2. We become dependent on cities.

Due to learned helplessness of having others do nearly everything for us, we lose our belief in our ability to be resourceful problem solvers. How could we possibly survive? What if something goes wrong with the house, the car, our health? How will we maintain our property ourselves? How will we prepare our own food? How will we entertain ourselves when there’s no access to distractions of all sorts? How can we learn to spend time…*gasp* alone, with no bustling metropolis surrounding us? It can feel overwhelming not to have access to everything we’ve come to depend on on a daily or weekly basis.

3. We’re specialists.

Increasingly, we grow up to learn and do one thing we call our profession or career. Cities call for increased specialization of task and responsibility, and—regardless of whether or not it’s good for the individual—it’s good for the economy. No doubt a great deal of this specialization is extremely effective in the urban setting but becomes far less relevant to employment beyond its perimeter when the work does not require an individual to be on location perform the work.

Questions around how one can make a living away from a major city, such as  “How will we make a living in a place where our specialty isn’t relevant?” are  reasonable. That’s where the ability to avoid defining ourselves by what we do is a real asset.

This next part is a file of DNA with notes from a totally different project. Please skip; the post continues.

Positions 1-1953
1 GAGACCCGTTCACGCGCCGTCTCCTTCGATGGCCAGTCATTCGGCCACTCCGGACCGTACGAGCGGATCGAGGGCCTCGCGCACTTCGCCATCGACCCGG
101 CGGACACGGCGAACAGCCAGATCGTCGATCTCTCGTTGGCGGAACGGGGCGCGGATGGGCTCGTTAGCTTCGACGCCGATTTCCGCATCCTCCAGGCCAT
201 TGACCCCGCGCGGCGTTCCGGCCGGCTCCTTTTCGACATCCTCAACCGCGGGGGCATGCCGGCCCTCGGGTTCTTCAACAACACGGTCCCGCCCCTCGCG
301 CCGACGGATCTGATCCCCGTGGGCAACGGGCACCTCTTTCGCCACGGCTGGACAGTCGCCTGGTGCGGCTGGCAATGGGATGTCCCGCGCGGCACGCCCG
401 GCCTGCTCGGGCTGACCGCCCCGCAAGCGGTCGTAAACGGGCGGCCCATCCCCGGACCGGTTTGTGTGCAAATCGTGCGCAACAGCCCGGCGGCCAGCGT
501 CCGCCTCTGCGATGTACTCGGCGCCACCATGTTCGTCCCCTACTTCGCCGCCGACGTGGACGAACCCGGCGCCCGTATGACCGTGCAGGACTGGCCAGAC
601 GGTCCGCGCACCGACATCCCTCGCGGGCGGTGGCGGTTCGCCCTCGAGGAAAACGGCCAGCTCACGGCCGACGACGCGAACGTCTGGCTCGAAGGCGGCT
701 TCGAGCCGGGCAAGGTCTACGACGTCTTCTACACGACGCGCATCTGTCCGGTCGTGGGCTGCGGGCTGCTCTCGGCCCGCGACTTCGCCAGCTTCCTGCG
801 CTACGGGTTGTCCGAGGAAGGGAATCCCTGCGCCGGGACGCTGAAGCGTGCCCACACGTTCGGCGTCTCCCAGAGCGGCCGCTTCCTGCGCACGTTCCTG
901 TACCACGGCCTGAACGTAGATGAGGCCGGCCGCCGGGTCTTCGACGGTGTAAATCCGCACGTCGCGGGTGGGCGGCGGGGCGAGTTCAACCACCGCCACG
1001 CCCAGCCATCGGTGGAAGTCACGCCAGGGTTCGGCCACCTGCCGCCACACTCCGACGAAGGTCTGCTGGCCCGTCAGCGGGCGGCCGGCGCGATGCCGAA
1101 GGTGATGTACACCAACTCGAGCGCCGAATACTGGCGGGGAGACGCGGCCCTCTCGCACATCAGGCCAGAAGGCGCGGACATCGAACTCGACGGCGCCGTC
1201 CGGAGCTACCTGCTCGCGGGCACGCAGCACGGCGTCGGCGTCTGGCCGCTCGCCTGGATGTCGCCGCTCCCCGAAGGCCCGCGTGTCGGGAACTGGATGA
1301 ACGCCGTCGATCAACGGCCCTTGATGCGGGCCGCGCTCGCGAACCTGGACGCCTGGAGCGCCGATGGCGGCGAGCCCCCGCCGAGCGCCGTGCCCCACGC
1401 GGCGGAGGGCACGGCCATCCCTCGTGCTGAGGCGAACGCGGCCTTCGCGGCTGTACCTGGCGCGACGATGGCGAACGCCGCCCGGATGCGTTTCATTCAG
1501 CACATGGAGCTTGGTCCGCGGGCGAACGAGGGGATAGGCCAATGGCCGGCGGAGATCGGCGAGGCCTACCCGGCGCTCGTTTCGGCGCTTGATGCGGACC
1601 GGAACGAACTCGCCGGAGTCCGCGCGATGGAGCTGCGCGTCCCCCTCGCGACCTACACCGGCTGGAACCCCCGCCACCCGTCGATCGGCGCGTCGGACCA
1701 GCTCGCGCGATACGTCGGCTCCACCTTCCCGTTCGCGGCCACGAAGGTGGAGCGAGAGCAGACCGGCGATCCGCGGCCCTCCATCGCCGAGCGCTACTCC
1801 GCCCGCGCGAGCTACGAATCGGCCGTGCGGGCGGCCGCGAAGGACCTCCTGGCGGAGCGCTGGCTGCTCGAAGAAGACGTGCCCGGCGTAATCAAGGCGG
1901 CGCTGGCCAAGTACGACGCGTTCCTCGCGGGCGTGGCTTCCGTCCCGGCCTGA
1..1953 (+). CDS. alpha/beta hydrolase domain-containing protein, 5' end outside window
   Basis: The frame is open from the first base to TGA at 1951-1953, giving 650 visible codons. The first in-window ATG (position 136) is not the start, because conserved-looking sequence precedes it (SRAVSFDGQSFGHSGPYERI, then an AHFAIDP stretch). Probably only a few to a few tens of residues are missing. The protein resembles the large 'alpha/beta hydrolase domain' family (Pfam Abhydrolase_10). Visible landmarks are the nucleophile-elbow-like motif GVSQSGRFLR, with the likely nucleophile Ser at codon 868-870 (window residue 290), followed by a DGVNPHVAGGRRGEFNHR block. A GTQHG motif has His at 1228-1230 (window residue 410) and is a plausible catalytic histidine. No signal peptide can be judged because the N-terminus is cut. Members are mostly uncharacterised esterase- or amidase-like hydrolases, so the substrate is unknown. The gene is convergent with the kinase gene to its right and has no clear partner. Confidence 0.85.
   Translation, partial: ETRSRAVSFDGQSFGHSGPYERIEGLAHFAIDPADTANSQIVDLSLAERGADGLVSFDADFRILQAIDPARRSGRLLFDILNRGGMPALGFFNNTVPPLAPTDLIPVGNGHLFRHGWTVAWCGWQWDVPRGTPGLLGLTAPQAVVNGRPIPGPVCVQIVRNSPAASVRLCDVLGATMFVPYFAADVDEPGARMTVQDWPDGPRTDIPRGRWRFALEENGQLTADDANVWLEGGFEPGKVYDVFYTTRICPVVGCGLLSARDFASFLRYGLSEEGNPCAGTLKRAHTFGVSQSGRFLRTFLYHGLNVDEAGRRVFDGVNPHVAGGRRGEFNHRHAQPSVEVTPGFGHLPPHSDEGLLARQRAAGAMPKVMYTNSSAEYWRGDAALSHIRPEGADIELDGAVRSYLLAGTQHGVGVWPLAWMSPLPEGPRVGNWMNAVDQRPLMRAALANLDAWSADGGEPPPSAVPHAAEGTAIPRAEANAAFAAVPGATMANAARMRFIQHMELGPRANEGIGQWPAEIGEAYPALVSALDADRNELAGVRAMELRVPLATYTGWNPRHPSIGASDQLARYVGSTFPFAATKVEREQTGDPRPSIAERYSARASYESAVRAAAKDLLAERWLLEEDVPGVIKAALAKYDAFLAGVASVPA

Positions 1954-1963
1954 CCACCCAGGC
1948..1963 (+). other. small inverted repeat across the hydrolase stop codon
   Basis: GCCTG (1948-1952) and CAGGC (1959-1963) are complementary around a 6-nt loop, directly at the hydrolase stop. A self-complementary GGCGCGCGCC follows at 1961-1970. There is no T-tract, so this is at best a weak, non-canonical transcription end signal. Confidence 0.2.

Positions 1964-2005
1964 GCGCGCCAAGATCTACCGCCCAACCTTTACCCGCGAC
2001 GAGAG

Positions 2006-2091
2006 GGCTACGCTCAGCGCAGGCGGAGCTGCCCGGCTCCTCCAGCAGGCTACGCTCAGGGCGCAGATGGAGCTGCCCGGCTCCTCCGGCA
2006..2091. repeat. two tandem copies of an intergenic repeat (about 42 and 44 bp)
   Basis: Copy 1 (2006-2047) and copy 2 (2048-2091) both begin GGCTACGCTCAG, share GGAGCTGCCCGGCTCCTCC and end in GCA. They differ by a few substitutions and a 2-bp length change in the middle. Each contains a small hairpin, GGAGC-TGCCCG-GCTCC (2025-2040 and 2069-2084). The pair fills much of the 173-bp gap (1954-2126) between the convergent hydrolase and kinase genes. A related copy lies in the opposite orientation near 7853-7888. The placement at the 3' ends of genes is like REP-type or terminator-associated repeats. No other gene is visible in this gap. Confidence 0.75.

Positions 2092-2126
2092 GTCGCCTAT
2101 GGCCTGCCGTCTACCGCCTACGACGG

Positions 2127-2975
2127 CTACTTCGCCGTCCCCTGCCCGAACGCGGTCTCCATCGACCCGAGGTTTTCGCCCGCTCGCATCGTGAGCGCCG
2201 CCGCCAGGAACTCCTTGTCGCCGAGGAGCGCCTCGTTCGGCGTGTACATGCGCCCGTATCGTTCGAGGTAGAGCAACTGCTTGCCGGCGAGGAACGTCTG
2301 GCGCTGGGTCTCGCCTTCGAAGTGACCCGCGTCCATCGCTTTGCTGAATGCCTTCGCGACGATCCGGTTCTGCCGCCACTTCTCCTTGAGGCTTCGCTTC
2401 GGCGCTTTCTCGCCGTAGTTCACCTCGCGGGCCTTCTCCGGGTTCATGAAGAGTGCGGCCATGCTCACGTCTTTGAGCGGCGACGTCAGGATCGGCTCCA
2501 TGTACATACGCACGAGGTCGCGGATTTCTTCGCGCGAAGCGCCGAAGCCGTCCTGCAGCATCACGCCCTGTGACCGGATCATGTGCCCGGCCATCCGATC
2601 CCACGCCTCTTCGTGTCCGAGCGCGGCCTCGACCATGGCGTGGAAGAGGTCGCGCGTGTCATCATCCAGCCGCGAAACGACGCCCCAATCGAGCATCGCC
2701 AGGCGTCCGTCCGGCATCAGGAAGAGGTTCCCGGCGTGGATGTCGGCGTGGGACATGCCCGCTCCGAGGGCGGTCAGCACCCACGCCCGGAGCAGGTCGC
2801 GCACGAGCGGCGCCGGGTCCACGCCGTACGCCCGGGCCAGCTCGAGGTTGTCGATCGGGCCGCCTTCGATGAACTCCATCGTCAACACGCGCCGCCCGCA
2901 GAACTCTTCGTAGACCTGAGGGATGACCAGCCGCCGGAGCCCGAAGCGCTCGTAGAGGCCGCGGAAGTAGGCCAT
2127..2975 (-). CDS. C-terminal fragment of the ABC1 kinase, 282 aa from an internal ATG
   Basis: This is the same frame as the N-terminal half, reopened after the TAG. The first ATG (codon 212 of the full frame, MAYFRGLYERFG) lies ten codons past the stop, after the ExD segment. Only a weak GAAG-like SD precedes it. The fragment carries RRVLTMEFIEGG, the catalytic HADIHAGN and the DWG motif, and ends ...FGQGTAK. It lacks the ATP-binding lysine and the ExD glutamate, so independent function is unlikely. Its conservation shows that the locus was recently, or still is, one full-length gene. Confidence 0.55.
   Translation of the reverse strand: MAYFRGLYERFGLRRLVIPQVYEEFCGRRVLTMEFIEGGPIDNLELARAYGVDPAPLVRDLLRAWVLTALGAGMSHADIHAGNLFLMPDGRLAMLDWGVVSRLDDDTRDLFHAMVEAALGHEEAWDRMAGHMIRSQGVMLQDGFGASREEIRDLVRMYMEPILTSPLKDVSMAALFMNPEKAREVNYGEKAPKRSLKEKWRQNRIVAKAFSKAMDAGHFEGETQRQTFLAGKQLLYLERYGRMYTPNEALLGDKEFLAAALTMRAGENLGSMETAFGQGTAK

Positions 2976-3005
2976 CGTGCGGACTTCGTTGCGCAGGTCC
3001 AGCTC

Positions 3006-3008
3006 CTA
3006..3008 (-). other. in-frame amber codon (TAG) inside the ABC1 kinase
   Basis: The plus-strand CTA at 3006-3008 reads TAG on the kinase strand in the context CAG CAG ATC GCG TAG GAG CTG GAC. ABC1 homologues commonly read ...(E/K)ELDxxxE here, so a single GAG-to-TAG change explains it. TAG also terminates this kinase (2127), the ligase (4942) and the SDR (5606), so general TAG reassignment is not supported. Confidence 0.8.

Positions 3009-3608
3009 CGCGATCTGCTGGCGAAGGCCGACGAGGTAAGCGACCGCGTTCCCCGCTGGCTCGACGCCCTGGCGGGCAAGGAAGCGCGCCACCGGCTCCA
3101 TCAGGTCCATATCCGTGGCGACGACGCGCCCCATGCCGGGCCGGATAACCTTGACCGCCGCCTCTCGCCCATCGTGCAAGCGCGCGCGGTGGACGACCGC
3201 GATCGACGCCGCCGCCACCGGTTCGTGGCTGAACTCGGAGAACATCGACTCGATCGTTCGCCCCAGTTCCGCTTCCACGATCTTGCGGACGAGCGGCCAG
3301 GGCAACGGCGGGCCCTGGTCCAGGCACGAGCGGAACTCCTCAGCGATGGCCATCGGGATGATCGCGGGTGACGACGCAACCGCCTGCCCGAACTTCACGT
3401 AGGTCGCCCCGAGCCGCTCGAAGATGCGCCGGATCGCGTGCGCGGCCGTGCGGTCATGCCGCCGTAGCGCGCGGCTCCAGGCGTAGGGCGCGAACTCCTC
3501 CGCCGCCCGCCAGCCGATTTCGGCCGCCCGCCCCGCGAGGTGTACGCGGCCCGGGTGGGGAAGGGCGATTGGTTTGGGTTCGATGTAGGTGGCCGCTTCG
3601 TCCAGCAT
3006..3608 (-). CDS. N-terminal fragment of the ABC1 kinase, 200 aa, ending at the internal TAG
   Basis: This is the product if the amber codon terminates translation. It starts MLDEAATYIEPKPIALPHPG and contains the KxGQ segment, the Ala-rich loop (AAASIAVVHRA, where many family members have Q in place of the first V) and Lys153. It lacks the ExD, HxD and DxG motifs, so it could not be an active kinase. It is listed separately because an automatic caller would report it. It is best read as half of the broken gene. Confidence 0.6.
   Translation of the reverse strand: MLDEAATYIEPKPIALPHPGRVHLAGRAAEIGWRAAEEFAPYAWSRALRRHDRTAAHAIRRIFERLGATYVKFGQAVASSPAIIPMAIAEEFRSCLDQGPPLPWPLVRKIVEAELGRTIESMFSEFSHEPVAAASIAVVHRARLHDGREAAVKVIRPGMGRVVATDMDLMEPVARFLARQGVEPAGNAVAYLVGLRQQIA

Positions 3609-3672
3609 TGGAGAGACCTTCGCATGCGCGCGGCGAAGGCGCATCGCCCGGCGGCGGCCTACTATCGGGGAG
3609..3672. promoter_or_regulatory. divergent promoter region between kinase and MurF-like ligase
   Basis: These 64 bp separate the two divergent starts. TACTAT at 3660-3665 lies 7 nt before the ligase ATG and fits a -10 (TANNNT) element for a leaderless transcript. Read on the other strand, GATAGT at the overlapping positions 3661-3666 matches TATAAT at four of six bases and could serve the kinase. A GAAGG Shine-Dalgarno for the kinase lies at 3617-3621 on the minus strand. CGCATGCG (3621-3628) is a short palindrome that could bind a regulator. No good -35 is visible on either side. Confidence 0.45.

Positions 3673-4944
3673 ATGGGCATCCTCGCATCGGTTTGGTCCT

[D]isciplinary boundaries can…serve as blinders, keeping you from the bigger idea that becomes visible only when you cross those borders.
— p. 253, How We Got To Now by Steven Johnson

There’s a great deal of satisfaction in pursuing serial careers and it can make us better versions of ourselves as a result, not to mention better at our current occupation. We understand more of the world, we’ve tried more things, and we grow to believe we can tackle just about any professional challenge. Indeed, most great inventions have come about thanks to specialists who have ventured outside their chosen field. 

Will We Rethink Urbanization?

...[T]he fundamental needs of a vibrant economy and the fundamental needs of a happy individual are not necessarily the same. So what motivates people to work hard every day to do the things that will satisfy the economy’s needs but not their own? ...[E]conomies can blossom and grow only if people are deluded into believing that the production of wealth will make them happy. If and only if people hold this false belief will they do enough producing, procuring, and consuming to sustain their economies.